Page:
Reading surfing histories during the exhibition Walkabout. Photo: Paul Weinberg

My installation shared a room with Sandy Worm’s portraits of some of Muizenberg’s black surfers, titled: Black People Don’t Surf. The details of this photographic project, and the others that were on display at the Beyond the Beach Exhibition are detailed in the catalogue archived on the Casa Labia Gallery website.

Sandy Worm's portraits

Black surfers at Muizenberg: some of Sandy Worm’s portraits. Photo: Paul Weinberg


I presented a research in progress paper entitled “Transforming Surfer Boys: A Cultural History of Zulu Surfers in South Africa, 1965 to 2013” in the panel on Conflict and Leisure at the Historical Association of South Africa (HASA) Biennial Conference in Durban on Friday, 27 June 2014. This working paper on black surfing histories in South African forms part of my doctoral study on gender and politics in the history of South African surfing culture.

Surf film: Zulu Surf Riders (2008)

Surf film: Zulu Surf Riders (2008)

Summary of the paper

A cultural history of black surfing disrupts the whiteness, but not the masculine ethos, of surfing in South Africa. For Durban, two films have foregrounded Zulu surfers, the feature film Otelo Burning (2011) and documentary film Kushaya Igagasi (2013), translated as “Hitting the Waves”. In seeking to contextualise these contemporary formations of youthful black, male surfing subjectivities, this paper sets out a genealogy of Zulu surfers in surfing magazines, surf industry advertising and films featuring surfing (surf films, documentaries and feature films) from 1965 to the present. These sources provide an archive for a postcolonial reading of established (mediated, commercialised and organised) surfing culture’s appropriation of Zuluness during years of beach apartheid to affirm white surfing’s cultural distinction and difference in terms of race, class and gender. In the post-apartheid era, a discourse of surfing development and national sports transformation re-shaped views of Zulu surfers from that of athletic tokenism to social inclusion in the waves. Nevertheless, race trouble (the presistance of racial inequality in the everyday despite a discourse of tolerance) and contested masculinities at the beach have remained a persistence of the past. From the early 1990s, the voices of Zulu surfers in KwaZulu Natal can also be found in the surfing archive. A changing cultural politics has made possible an agency for Zulu surfers to accommodate, subvert or re-appropriate established surfing’s representations of “the surfer”. While this self-fashioning may be driven by a desire for social mobility, they have emerged, especially in the 2000s, out of clubs or social development programmes, inclusion within surf teams, brand sponsorship and media attention. The Africanisation of South African surfing culture, expressed at times as township surfing culture, is addressed by exploring the local and global processes of surfing lifestyle consumption among Zulu surfers in Mzansi (the South).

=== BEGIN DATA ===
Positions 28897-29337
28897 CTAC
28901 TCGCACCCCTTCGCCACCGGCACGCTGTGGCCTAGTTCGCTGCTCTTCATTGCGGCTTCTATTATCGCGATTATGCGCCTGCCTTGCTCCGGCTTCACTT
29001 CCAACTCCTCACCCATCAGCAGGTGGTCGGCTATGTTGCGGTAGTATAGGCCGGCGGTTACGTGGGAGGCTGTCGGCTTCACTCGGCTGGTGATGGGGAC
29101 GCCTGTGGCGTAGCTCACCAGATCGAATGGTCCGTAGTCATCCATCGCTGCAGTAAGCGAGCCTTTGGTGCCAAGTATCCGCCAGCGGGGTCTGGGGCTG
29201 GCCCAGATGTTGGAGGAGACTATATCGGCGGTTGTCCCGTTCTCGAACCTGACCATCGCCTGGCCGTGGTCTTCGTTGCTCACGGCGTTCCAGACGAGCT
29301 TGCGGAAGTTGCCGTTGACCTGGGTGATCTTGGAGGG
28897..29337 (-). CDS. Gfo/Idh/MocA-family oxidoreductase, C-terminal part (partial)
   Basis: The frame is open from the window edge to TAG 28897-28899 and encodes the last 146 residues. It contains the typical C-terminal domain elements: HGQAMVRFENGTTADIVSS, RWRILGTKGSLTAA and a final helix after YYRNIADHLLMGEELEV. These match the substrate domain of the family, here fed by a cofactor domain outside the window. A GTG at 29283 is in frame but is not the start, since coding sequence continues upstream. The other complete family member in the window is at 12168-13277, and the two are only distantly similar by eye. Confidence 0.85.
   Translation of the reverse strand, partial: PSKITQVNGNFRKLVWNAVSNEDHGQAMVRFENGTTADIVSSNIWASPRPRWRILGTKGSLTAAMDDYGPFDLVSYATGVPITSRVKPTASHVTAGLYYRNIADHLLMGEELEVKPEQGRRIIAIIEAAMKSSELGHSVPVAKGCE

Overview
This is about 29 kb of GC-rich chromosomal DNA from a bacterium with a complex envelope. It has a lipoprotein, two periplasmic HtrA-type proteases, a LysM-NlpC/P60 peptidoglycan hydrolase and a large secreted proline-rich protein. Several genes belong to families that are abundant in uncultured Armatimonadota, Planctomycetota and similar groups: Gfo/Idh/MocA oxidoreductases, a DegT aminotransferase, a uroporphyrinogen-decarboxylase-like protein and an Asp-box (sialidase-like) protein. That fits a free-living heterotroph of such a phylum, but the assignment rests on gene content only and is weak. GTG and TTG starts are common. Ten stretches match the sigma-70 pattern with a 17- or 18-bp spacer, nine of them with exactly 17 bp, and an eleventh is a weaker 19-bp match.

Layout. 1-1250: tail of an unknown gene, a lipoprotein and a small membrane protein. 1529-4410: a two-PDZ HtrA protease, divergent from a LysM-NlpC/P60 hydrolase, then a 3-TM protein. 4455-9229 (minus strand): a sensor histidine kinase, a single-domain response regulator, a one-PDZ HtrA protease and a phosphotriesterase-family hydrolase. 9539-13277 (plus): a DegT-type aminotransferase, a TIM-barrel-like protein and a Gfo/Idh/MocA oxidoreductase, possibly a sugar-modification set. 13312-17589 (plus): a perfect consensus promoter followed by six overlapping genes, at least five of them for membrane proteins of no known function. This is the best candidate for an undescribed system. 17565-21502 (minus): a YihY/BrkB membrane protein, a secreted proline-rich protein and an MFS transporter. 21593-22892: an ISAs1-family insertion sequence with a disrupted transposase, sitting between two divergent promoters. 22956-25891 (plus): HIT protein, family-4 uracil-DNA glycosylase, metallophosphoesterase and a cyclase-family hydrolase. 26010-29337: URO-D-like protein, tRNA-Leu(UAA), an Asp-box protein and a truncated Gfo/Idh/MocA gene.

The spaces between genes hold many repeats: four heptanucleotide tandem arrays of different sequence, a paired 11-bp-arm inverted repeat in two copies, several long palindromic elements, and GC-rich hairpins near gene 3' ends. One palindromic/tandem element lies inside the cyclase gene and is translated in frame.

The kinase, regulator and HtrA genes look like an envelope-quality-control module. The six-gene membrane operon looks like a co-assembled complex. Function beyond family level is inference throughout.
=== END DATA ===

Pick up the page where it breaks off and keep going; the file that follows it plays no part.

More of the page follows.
I was in conversation with comix artist Andy Mason (aka  N.D. Mazin) at the launch of his graphic novel The Legend of Blue Mamba at the Homecoming Centre in Cape Town during the Comic Fest at the Open Book Festival, 8 September 2013.

ImageThe genesis of the graphic novel was in the comic work produced and published in various print, surfboard art and online since the mid-1990s. The first appearance of the Blue Mamba character was in the first issue of the now defunct African Soul Surfer in August/September 1995. This was my first encounter with the Blue Mamba’s subaltern surfing adventures.

My interest in The Legend of Blue Mamba is how Mason takes a countercultural and environmental activist surfing identity and creates an anti-brand through Blue Mamba in a surfing world where lifestyle consumption drives how the image of surfers, and surfing, is manufactured and maintained by the surf industry and surf media. The Legend of Blue Mamba is a cautionary tale of the commodification of the surfing dream.

Other themes addresses in conversation were: the character of Blue Mambas as “an empty signifier of meaning and identities”; how in the post-apartheid era progressive cartooning has taken to satirical critique of brands as they represent and determine lifestyles today; how surfing can be used to offer critique to consumer and highlight environmental injustices; why the Sixties is still politically and culturally relevant today; representation of the “author” in cartooning, especially as “a character is not the author”; the idea of parallel narratives in comics and how that can drive the storytelling; and how the graphic novel draws from the realism of the experienced world adds to the comic imagination.